New analysis of WA’s $5 iron ore levy proposal

The Australia Institute has assessed the proposal for a $5 levy on iron ore in Western Australia. The policy should be supported as a pragmatic alternative to a resource rent tax.

The analysis finds that if the $5 levy had been imposed on relevant production over the last five years it would have raised $11.5 billion for the state.

“The iron ore mines that would pay the proposed fee have very low costs of production, with costs ranging from $US15-20 per tonne. With the price outlook at $US47-54 through to 2020, a $5 per tonne levy is very reasonable, affordable and fair,” Executive Director of The Australia Institute, Ben Oquist said.

“Because the increased levy would create no incentive for the highly profitable mines to reduce production, it is unlikely to lead to any reduction of employment in Pilbara mining.

“Western Australia is facing a revenue crisis, and this measure would raise around $2.8 billion per year. Our analysis finds that if those additional state revenues were invested in infrastructure projects, they would create an estimated 4,600 jobs.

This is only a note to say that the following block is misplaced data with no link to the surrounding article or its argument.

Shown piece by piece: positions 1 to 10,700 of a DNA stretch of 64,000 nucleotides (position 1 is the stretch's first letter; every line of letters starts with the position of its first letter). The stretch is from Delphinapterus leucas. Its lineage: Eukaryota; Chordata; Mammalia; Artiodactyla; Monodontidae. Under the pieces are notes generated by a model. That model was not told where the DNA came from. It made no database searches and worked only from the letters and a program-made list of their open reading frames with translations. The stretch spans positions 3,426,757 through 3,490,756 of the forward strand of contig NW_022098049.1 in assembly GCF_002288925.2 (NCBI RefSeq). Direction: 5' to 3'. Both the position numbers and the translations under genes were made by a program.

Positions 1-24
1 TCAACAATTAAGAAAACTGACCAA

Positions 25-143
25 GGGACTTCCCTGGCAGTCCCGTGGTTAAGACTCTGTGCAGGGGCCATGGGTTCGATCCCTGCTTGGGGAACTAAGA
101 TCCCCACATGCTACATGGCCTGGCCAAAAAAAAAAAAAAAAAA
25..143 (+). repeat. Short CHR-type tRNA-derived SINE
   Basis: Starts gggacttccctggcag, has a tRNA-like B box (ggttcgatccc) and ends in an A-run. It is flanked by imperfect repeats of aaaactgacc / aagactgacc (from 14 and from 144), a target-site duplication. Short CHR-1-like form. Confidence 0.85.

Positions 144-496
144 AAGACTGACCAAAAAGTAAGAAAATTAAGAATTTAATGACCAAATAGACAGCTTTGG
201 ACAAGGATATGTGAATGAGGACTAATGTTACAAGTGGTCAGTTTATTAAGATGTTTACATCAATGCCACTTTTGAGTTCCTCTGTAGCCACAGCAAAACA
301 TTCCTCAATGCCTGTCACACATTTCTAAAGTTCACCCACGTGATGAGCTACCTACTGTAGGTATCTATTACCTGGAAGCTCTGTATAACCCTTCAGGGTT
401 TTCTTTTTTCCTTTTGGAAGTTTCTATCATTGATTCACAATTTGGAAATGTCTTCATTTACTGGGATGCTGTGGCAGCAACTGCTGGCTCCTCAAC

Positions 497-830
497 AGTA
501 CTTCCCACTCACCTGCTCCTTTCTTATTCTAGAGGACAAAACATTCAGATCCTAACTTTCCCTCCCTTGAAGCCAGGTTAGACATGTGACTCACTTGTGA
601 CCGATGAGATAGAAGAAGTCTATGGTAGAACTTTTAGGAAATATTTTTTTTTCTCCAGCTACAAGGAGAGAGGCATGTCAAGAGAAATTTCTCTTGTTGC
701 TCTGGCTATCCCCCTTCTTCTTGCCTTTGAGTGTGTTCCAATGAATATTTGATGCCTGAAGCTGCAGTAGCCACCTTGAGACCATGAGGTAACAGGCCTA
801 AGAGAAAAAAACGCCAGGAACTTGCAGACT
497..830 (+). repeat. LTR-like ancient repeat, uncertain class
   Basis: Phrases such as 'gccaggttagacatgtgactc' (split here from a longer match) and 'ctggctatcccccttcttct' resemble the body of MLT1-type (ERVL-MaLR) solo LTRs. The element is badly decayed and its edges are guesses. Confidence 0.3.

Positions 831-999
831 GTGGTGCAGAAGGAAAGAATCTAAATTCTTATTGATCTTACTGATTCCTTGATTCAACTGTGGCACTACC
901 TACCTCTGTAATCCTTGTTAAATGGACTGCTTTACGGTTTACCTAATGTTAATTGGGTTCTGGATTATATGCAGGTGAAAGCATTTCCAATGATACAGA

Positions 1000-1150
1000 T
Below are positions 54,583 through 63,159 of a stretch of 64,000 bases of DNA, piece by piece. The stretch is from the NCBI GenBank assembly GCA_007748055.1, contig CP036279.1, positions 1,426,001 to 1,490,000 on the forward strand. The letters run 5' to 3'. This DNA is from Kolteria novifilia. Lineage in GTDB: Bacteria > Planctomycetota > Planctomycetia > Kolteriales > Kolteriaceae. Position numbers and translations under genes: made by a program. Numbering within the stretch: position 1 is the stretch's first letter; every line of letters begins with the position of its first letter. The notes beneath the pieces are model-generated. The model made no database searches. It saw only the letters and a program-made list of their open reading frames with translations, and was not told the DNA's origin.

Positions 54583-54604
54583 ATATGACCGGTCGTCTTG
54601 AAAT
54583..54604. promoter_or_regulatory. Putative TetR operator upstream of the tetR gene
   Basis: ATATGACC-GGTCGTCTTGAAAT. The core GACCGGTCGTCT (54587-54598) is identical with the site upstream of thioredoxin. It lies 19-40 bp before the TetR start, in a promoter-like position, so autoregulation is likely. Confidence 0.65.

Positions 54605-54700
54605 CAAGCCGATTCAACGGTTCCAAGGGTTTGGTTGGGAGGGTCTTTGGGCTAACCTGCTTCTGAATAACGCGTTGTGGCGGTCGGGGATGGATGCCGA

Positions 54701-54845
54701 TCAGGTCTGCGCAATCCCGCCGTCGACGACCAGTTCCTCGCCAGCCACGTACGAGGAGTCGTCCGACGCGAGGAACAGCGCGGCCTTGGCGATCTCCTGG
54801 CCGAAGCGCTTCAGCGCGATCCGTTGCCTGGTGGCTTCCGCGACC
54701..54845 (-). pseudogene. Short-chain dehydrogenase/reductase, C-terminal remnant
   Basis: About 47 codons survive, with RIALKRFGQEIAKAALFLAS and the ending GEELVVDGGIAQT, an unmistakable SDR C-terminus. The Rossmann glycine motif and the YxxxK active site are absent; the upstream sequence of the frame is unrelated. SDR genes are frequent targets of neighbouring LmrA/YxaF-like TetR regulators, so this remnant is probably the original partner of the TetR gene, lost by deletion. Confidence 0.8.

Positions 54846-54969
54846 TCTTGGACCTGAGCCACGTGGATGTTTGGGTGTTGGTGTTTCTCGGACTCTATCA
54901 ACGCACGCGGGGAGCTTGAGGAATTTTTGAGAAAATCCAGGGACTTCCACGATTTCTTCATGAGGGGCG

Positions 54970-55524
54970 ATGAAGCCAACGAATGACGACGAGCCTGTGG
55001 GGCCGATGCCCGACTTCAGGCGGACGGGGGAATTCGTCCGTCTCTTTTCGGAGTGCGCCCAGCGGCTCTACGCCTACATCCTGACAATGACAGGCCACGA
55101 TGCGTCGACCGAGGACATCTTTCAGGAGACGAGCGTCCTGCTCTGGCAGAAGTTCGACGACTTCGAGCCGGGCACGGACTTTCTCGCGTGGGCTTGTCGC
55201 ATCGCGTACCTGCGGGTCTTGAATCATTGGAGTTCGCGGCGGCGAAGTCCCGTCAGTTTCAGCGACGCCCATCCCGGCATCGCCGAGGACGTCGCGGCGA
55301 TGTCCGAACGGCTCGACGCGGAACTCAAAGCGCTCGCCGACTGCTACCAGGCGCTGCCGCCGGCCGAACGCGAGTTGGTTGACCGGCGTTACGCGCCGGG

To date, the only study of this specific proposal has been the Deloitte report commissioned by the Minerals Council of Australia which The Australia Institute briefing paper critiques.

“Deloitte have assumed that in the distant future the $5 levy might have an effect on mines in the final years of operation.

“In reality, however, there no evidence that any WA mine will be made uneconomic in the foreseeable future.

“If at some point, decades from now, evidence suggests that the levy could lead to the premature closure of a mine, then the WA government could simply adjust the levy – in the same way that income tax and other thresholds are often adjusted.

“A $5 per tonne levy is a balanced and pragmatic way for Western Australia’s mineral wealth to provide benefit to West Australians

“Australia has squandered too much of the resource boom. For too long too little of the value created from the country’s resources has been returned to the public. A modest increase in the WA iron ore levy is sensible economics and sensible public policy,” Oquist said. 

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